Bounce Jumps Off – but, Just Another “BET?”

Bounce Jumps Off – but, Just Another “BET?”


Quiet as it’s kept, a new television network for African Americans viewers made its premiere last week.

Bounce TV is now on the air 24/7 carried by local TV station digital signals in several cities.  The initial slate of programming includes theatrical movie reruns, “inspirational” programming, HBCU sports and television shows like ‘Judge Hatchett.’

Pretty much the usual viewing line-up.

But the emergence of the network, which counts Andrew Young and Martin Luther King III among its founders, has raised eyebrows for an initial lack of public affairs content in its programming.

The concerns come as many have emphasized the need for ‘more-brains-and-less-booty-shaking’ in the slate of programming provided by television networks for African Americans.

BET, for example, appears to have made an attempt at ratcheting up its public affairs content, fighting off the perception that its hallow and claiming to take part in the fight against Black stereotypes.

However, Ryan Glover, President of Bounce TV, told in a phone interview that recent discussions with Young have included plans for expanded public affairs content.  Although plans have not been “… fully developed, public affairs will be a part of Bounce TV’s future content,” says Glover.

Kennethe Vaughn, who has served as a Director of Staffing and Diversity at Emmis Communications, told by phone that public affairs programming is something the new network should seriously consider.

“I think that as time goes on this is something that they should probably look at. If we start looking at this network and the audience gets bigger, it’s another means for us to get fair representation or hear different opinions,” argues Vaughn.  “So, I think it’s something that they really should look at strongly down the road if not right away. There are different viewpoints, everybody has a different angle and I think in the next two years, especially with the economy the way it is, we need every avenue to get the thoughts out and connect with folks.”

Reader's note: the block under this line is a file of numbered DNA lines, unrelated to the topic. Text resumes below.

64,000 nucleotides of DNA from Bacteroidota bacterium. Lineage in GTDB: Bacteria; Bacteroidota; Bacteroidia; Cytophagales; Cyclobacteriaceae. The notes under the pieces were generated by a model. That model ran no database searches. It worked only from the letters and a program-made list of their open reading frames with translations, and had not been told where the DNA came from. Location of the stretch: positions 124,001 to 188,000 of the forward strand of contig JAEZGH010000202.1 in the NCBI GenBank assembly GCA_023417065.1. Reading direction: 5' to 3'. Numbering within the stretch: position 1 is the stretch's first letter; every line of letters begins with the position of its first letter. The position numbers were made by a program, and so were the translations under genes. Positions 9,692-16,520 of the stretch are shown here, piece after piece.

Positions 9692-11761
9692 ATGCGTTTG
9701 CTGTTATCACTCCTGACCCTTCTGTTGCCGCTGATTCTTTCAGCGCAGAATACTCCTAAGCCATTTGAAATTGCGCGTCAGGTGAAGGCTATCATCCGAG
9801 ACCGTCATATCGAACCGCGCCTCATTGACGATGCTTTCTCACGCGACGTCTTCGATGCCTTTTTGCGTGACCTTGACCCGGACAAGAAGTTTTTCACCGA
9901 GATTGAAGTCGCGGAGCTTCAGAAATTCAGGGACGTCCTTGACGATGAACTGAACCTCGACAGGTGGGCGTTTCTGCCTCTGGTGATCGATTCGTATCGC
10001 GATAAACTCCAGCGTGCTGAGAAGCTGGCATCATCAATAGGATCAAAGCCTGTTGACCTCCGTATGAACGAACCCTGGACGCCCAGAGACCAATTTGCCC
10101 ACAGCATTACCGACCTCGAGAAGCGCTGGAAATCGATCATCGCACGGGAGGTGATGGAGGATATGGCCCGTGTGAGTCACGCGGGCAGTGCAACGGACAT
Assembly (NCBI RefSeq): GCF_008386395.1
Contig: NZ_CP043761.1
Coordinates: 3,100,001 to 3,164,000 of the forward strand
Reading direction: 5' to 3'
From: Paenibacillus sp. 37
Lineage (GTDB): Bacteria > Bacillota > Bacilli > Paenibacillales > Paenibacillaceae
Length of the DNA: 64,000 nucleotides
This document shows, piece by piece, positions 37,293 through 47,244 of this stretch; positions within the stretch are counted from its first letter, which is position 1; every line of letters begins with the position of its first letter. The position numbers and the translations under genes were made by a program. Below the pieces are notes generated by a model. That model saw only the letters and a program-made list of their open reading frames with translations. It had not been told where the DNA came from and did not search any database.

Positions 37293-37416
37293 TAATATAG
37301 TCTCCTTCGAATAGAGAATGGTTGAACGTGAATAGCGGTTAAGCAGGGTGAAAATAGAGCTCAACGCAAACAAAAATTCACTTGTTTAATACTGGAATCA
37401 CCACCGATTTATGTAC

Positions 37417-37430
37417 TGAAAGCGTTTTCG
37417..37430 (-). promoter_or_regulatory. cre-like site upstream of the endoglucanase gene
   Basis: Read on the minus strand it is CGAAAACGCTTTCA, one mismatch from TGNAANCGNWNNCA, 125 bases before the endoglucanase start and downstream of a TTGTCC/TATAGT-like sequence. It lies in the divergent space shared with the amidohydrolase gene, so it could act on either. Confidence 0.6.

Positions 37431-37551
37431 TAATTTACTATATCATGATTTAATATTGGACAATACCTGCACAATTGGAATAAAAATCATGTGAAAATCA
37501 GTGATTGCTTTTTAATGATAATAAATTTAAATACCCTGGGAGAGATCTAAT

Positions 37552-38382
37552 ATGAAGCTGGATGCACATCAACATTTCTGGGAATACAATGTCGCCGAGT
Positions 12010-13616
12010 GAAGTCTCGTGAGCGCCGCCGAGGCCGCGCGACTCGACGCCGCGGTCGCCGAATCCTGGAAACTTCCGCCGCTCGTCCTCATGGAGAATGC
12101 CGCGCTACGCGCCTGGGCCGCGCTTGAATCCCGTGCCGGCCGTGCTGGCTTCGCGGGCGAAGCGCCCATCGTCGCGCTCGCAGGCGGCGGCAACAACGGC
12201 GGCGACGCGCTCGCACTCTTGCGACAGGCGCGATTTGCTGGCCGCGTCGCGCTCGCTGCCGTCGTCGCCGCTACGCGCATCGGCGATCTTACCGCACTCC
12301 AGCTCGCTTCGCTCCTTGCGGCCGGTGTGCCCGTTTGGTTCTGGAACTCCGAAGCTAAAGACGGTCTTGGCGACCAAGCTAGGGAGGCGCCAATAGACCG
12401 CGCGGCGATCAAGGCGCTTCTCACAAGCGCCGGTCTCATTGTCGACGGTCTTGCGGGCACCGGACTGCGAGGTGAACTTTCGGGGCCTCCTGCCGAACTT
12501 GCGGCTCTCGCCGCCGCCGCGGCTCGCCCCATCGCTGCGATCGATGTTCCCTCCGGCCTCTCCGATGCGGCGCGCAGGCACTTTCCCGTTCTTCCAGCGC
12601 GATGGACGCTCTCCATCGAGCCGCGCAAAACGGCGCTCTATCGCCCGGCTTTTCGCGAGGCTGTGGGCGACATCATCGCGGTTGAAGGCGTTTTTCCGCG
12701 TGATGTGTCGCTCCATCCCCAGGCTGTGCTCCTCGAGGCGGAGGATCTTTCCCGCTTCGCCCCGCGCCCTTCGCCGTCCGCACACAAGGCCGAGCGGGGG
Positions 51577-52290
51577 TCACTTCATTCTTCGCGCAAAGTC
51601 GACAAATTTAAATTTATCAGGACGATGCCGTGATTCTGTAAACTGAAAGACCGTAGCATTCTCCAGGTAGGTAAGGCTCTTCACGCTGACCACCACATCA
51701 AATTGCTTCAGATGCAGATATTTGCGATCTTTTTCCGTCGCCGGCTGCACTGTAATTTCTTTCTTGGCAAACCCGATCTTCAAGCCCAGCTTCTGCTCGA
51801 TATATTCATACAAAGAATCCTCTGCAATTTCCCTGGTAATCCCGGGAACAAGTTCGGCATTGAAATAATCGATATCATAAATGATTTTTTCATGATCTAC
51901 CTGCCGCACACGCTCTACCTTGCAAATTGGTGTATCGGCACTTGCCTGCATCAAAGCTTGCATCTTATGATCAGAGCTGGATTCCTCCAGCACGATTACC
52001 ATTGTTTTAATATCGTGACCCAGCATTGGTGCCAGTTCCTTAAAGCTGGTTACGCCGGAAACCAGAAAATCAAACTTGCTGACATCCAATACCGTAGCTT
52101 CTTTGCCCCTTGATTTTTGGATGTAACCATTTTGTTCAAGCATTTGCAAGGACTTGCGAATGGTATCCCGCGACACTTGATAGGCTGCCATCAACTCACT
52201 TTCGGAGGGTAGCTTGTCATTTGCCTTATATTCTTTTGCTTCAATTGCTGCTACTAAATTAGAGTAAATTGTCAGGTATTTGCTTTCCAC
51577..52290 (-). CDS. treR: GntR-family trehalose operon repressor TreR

In the face of competitors like BET and TVOne, many wonder if Bounce is old wine in a new bottle.  What will make it different from the rest?

Dr. Letitia Wright, D.C., host and producer of The Wright Place TV show told that Bounce TV’s largest challenge is “to stand out.”

“They have to be very strong and clear about who their target audience is.  I look at it and I don’t see who they are targeting,” said Dr. Wright.  “When BET came out, BET could afford to target the entire Black community because we didn’t have anything else.  When TVOne came out they’re like ‘we want to be more mature, we’re for the people that don’t want to see any booty shaking, who don’t want to see rap videos all day, so we’re more of a mature, grown up, wholesome audience.’”

“I think if they picked a niche and went for it they would be quite successful,” added Wright.

Glover explains that the network’s core demographic is 25 to 54 year olds.  He believes Bounce will ultimately be able to distinguish itself, fending off suggestions that it’s just another BET clone.

“Our tagline is ‘TV Our Way’ … the tagline kind of expresses our point of view for Bounce in a couple of ways — from how we stylize graphic packages, to the color palettes we select on our air,” said Glover, adding that he believes the programming that the network offers “will resonate with our core demo, 25 – 54 year old African American,” and “in time will distinguish us from the pack.”

The problem, however, is how much of “Our Way” can it be if most of the initial programming is mainly recapped hit movies with a Black slant. In the meantime, Bounce TV says it plans to roll out original programming in 2012, expanding into more cities in a gradual strategy.